Cults & Heresies

Notable Books on Adventism

Note: This article is reprinted with permission from As I See It, a monthly electronic magazine compiled and edited by Doug Kutilek. AISI is sent free to all who request it by writing to the editor at

by Doug Kutilek

I very highly recommend the following works on the history and doctrines of Seventh-day Adventism. The authors were in every case long-time Adventists, thoroughly acquainted with SDA history, doctrines, claims and controversies. They all left the movement when they honestly faced the irreconcilable conflict between Adventism and the Bible.

The Life of Mrs. E. G. White, Seventh-day Adventist Prophet: Her False Claims Refuted, by D. M. Canright. Salt Lake City, Utah: Sterling Press 1998 reprint. 185 pp., paperback.

The White Lie, by Walter T. Rea. M & R Publications, P. O. Box 2056, Turlock, California, 1982. 409 pp., paperback. 383 pp.

Cultic Doctrines of Seventh-day Adventists, by Dale Ratzlaff. Glendale, Arizona: Life Assurance Ministries, 2003.

854 reads

Adventists at 33,000 Feet

Note: This article is reprinted with permission from As I See It, a monthly electronic magazine compiled and edited by Doug Kutilek. AISI is sent free to all who request it by writing to the editor at

by Doug Kutilek

Author’s Note: This incident occurred in the mid-1990s, before As I See It was begun. The account was written then and appeared in print. Here, it is slightly revised.
plane.jpgOn a Delta flight from Budapest to Frankfurt, I was seated on the aisle in coach, as usual. Next to me were two men wearing suits, the older perhaps 45 and the younger somewhere in his late twenties or early thirties. They spoke quietly in German, too quietly for me to comprehend, with my limited knowledge of German, what they were talking about. They were looking at what were obviously religious booklets, and the older had a Bible and seemed to be instructing the younger. I suspected that they were cultists but couldn’t tell just then which group they were with. I kept my eyes and ears open.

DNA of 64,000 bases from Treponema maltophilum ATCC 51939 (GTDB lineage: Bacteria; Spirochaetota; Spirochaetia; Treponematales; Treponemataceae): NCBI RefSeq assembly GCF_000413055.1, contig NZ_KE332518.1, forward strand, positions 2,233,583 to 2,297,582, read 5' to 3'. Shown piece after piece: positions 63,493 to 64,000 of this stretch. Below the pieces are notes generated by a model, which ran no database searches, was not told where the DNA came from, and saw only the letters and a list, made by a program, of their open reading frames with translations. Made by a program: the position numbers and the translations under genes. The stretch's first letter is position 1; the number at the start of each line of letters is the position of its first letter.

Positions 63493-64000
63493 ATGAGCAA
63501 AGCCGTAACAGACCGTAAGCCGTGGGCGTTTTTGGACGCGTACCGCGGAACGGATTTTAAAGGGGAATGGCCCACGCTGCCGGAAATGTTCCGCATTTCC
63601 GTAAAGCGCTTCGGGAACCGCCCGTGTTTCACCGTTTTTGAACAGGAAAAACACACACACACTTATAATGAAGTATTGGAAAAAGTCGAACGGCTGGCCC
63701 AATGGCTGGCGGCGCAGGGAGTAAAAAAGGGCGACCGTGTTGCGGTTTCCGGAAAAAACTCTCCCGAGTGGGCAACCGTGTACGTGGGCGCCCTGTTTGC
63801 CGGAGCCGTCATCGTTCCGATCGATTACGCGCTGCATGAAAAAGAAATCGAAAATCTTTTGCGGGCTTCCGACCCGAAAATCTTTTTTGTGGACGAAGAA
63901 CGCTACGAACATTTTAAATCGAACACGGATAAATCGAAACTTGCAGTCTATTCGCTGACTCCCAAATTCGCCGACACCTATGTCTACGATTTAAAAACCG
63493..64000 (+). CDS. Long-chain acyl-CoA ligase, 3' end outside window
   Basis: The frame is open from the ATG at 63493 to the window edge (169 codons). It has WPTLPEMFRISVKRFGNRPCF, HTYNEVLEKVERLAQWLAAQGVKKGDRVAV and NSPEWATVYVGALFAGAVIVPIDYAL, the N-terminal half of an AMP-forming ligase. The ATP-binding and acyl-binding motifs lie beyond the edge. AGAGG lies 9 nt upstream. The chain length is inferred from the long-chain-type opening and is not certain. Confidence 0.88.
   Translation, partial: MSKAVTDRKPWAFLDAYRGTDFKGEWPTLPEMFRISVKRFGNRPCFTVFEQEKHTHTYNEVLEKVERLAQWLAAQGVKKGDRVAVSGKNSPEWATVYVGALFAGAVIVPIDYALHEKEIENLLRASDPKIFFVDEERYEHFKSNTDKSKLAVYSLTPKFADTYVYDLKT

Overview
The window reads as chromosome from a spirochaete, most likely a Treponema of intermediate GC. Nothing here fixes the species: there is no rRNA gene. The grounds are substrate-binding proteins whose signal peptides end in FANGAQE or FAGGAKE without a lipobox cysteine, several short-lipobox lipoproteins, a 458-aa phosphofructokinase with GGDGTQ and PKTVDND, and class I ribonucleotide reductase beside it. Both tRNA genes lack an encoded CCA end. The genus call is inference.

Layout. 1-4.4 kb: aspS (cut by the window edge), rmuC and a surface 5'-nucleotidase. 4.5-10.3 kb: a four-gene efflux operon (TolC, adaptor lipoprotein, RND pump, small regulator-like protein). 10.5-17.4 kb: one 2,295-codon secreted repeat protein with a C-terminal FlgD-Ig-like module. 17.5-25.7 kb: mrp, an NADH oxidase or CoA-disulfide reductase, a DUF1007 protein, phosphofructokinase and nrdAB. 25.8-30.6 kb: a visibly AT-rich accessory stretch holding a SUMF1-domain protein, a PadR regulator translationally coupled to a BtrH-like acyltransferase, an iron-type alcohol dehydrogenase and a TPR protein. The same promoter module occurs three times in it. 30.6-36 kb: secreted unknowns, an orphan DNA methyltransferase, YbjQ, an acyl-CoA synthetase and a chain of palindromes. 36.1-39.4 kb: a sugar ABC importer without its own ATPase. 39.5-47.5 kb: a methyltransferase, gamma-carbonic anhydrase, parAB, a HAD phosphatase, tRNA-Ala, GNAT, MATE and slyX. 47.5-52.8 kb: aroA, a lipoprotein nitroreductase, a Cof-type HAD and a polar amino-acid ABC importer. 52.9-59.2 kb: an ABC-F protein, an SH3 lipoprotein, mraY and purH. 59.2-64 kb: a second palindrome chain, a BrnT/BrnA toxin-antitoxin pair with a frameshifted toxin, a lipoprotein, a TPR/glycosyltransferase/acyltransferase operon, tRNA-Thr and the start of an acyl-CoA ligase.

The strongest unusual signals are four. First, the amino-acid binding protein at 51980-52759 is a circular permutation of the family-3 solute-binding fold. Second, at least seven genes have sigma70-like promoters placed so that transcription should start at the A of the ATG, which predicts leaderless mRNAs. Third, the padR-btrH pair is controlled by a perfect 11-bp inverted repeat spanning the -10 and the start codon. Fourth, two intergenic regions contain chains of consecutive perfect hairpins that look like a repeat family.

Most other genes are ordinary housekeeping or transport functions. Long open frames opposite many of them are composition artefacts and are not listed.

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Islamic View of Jesus

Note: See other articles in the Islam series: Islamic Paradise, Islamic Ideology and Islamic Infrastructure.

The typical Muslim estimation of Jesus of Nazareth is similar to the view of liberals or other nonbelievers generally but is also distinctive from most others. Mohammed could neither read nor write and probably had no direct contact with either the Old or the New Testament, only oral desert traditions. Yeshua is the Arabic name for Jesus; Isa is the name used in the727207_islam_temple_13.jpg Koran.

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Islamic Paradise

Note: See other articles in the Islam series: Islamic Ideology and Islamic Infrastructure.

Nearly all religions have views of some “happy hunting grounds” that lie beyond physical death. Most have but little correspondence to what Christians understand of heaven. That is particularly true of the “paradise” perceived by Muslims. Differences are great; similarities are few.
719341_suleymeniye_mosque.jpgA first distinction to recognize is that Allah is just as totally removed from paradise as he is from this earth. He is totally apart from man, totally unapproachable, totally incomprehensible. Allah is pure will. He has no attributes. Fellowship with Allah is unthinkable. A Christian, in contrast, considers that in heaven we will enjoy blessed, eternal, unhindered, direct communion with our Creator, free from any sinful tendencies or influences of the world, the flesh, or the devil.